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Irving Babbitt

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Irving Babbitt
Born(1865-08-02)August 2, 1865
Dayton, Ohio
DiedJuly 15, 1933(1933-07-15) (aged 67)
Cambridge, Massachusetts
EducationHarvard College
Occupation(s)Academic, literary critic
Dora May Drew
(m. 1900)

Irving Babbitt (August 2, 1865 – July 15, 1933) was an American academic and literary critic, noted for his founding role in a movement that became known as the New Humanism, a significant influence on literary discussion and conservative thought in the period between 1910 and 1930. He was a cultural critic in the tradition of Matthew Arnold and a consistent opponent of romanticism, as represented by the writings of Jean-Jacques Rousseau. Politically he can, without serious distortion, be called a follower of Aristotle and Edmund Burke. He was an advocate of classical humanism but also offered an ecumenical defense of religion. His humanism implied a broad knowledge of various moral and religious traditions. His book Democracy and Leadership (1924) is regarded as a classic text of political conservatism. Babbitt is regarded as a major influence over American cultural and political conservatism.[1]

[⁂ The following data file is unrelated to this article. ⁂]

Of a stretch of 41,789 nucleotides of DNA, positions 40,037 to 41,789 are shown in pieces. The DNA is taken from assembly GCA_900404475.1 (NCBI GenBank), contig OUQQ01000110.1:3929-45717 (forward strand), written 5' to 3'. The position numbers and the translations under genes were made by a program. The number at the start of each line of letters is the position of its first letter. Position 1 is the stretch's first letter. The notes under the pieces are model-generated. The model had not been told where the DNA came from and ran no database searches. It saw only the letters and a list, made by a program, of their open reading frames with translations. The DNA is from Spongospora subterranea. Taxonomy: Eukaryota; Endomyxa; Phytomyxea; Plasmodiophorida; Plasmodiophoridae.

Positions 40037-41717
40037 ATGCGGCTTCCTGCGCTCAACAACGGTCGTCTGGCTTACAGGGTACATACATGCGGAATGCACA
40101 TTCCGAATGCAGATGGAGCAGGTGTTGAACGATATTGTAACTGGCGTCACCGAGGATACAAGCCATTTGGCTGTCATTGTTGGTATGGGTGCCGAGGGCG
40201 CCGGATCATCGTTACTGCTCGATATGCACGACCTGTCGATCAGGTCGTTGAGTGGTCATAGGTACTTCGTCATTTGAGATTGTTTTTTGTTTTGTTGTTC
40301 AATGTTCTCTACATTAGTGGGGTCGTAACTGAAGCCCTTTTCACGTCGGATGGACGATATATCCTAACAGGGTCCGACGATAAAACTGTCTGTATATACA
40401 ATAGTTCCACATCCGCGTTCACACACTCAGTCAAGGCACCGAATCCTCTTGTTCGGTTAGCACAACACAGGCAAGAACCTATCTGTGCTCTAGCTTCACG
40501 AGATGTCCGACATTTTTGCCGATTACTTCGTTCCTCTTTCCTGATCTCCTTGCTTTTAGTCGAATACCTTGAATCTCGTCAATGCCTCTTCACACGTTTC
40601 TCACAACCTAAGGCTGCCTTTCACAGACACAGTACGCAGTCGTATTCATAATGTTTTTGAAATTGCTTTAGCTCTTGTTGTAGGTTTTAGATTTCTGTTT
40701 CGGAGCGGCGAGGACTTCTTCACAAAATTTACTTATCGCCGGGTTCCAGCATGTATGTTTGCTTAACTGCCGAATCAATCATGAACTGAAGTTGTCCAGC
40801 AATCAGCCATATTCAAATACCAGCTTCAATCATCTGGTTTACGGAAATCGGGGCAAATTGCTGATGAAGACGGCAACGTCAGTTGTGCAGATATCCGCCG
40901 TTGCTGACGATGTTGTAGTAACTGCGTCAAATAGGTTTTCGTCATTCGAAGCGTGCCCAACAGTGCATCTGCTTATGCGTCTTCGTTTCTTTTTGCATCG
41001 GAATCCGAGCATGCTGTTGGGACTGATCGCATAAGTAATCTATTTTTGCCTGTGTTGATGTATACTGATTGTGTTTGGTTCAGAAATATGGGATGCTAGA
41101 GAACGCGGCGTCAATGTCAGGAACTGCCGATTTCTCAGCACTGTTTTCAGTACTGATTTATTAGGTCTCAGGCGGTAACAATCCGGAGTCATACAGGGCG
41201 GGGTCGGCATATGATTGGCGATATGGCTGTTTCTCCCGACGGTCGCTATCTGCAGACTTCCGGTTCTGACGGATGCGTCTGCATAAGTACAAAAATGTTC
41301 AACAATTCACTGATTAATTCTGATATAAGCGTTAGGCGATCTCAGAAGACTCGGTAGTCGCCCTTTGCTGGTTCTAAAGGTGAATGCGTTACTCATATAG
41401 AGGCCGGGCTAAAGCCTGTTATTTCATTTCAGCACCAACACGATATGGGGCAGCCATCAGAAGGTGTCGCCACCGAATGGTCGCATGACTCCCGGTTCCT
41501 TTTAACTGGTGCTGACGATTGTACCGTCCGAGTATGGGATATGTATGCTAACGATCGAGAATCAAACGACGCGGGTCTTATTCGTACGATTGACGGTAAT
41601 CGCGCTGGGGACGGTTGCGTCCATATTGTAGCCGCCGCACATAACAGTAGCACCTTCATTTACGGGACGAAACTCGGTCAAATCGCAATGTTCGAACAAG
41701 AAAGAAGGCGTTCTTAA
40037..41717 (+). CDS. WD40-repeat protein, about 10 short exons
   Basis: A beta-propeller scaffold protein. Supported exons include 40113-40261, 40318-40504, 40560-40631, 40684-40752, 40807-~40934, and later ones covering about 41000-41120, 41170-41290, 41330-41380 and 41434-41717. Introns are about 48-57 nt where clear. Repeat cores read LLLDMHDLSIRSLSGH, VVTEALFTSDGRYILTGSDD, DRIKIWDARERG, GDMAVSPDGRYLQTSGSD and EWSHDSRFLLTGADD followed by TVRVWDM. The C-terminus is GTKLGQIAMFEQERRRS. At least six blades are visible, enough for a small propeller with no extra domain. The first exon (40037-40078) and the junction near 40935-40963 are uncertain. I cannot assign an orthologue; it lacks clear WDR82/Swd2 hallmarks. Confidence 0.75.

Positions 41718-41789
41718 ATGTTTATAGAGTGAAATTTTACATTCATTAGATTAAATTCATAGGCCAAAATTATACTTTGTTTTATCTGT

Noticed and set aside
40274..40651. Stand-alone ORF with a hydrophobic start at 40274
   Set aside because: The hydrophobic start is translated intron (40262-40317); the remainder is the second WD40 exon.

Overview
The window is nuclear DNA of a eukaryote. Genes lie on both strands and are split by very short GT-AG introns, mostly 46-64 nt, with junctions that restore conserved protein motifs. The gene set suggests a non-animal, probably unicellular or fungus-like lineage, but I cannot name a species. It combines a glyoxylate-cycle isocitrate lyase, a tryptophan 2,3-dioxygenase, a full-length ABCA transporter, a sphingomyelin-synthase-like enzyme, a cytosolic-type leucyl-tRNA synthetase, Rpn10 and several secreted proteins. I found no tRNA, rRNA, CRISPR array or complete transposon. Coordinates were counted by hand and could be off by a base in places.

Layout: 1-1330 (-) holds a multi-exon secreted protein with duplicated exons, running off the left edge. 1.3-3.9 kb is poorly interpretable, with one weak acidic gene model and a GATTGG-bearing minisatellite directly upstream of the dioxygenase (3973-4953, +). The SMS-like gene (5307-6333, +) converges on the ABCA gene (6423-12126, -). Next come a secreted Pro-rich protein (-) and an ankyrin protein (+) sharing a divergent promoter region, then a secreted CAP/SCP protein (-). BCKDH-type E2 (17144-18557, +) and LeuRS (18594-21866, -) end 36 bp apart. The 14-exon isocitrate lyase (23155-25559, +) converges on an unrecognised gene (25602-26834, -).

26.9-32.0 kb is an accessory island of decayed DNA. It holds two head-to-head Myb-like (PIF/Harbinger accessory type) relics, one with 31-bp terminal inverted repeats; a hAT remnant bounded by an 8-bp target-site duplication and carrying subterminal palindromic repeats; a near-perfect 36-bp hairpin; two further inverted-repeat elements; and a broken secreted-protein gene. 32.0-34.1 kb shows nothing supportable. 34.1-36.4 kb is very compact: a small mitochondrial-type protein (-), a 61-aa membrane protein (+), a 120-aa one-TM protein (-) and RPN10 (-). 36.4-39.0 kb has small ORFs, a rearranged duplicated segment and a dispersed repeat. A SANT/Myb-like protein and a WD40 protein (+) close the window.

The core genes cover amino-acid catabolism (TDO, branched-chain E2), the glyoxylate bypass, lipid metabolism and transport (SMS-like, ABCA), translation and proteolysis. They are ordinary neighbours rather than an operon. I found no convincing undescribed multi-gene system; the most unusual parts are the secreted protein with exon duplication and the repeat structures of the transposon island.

Early career[edit]

Babbitt was born in Dayton, Ohio, the son of Augusta (Darling) and Edwin Dwight Babbitt.[2] He moved with his family over much of the USA while a young child. He was brought up from age 11 in Madisonville, a neighborhood in Cincinnati, Ohio. He entered Harvard College in 1885. On graduation in 1889 he took a post teaching classics at the College of Montana. After two years, he went to study in France, at the École Pratique des Hautes-études linked to the Sorbonne. There he studied Pali literature and Buddhism, for a year. Then he took a master's degree at Harvard, including Sanskrit.


At this point, he moved away from a career as a classical scholar, taking a teaching position at Williams College in romance languages — just for one year, as it turned out. He then was offered in 1894 an instructor's position, again at Harvard, in French. He was to stay at Harvard, rising from the ranks to become a full professor of French literature in 1912. He is credited with introducing the study of comparative literature there.

He was elected a fellow of the American Academy of Arts and Sciences in 1921.[3]